Where did you buy Roman shades for your old house?

sarahandbrayFebruary 11, 2007

I really like the way inside-mount Roman shades showcase the wood moulding in old houses...but I can't find any that are 29" wide!! 26" or 27" then skips to 31" or 32"!! Why don't they offer anything in between! It's driving me crazy! JCPenny has such cute choices for $20-$40--and I definitely can't afford some of the custom brands I've seen thrown around on the decorating board.

Any thoughts? (and, no...I can't sew a button on...so I think making them myself is out!)



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I agree that inside mount is the way to go in old houses with nice woodowork. Unfortunately, that almost always means custom.

I ordered custom shades from Smith and Noble (they have a website and a catalog). They definitely aren't cheap, but if you watch they'll have buy-three-get-one-free sales, and that helps.

Do you have friends who sew? I've not made roman shades myself, but I've looked at directions and they seem pretty straight-forward. Maybe you could find someone on Craig's list who could make them for you inexpensively.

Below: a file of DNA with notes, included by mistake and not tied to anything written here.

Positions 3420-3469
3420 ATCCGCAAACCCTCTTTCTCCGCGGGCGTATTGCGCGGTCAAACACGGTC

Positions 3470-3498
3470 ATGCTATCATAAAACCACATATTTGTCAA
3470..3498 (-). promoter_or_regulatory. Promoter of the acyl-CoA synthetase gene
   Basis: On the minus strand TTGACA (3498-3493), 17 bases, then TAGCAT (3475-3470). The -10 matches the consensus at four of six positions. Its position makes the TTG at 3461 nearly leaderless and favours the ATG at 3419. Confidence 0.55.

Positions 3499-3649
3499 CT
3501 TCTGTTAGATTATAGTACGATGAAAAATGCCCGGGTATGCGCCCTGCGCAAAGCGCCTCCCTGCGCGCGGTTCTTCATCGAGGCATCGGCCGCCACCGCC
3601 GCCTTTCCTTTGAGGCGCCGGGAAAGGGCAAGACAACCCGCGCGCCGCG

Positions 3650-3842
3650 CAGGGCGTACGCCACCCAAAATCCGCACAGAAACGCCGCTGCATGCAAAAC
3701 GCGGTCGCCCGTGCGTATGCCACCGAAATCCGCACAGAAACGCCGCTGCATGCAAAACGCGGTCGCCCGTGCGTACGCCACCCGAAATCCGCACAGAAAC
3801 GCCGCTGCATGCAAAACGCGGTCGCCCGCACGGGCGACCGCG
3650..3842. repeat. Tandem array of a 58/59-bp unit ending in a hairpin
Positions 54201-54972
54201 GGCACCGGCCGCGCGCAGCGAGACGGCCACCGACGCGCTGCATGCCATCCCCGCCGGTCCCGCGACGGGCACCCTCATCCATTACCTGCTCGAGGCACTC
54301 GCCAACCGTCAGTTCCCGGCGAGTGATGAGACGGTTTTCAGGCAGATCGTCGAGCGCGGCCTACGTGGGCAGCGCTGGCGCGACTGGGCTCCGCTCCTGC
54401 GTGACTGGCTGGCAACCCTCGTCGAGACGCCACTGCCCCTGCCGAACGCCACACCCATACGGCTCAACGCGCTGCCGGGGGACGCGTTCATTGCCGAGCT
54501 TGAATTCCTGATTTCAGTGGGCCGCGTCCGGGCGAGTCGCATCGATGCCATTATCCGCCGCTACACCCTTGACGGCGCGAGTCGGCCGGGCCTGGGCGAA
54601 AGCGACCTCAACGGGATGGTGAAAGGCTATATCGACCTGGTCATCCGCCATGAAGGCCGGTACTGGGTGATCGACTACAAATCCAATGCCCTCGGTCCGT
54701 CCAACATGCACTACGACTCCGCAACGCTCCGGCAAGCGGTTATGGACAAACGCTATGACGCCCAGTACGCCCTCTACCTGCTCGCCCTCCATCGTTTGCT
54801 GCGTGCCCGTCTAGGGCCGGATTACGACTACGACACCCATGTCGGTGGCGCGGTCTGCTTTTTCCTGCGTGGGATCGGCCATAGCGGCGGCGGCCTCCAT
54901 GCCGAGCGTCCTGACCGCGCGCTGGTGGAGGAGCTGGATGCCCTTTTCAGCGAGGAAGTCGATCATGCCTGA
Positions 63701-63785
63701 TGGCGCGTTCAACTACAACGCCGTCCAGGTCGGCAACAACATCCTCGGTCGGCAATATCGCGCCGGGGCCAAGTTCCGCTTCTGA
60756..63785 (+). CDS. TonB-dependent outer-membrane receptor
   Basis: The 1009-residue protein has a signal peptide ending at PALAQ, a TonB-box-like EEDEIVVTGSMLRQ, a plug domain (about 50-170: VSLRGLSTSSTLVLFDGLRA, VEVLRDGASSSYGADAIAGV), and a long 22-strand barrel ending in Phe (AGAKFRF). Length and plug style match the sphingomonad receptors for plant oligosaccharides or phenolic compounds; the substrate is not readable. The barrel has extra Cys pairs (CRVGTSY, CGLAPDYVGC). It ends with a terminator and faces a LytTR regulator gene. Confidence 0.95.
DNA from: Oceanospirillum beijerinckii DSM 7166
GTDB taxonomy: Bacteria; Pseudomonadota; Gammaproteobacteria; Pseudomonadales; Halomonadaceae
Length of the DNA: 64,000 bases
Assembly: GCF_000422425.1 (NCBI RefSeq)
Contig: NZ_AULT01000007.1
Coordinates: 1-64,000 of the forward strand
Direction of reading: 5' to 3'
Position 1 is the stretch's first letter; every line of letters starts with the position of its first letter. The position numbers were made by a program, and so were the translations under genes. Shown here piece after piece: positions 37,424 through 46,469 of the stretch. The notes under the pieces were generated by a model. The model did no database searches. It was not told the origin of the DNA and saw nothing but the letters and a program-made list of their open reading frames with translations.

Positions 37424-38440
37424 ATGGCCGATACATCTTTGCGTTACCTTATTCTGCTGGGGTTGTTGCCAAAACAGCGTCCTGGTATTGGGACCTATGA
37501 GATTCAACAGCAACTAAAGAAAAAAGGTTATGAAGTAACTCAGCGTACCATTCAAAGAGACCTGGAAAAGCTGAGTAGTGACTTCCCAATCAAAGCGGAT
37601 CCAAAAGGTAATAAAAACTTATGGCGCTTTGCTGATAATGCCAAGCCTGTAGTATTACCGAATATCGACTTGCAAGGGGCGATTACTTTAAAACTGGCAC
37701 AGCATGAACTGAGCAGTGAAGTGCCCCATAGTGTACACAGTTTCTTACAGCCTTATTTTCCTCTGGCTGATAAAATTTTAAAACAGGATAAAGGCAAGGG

Good luck. I've been watching for more pictures of your kitchen on the kitchen forum. I'm getting ready to start my farmhouse kitchen this summer!

    Bookmark   February 12, 2007 at 8:15AM
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Fori is not pleased

I can't sew and I've made Roman blinds. I wonder if you could do all the measuring and templating and take them to a tailor for the sewing part. It would take an experienced sewer about 10 minutes or less for a blind if you had it ready to go.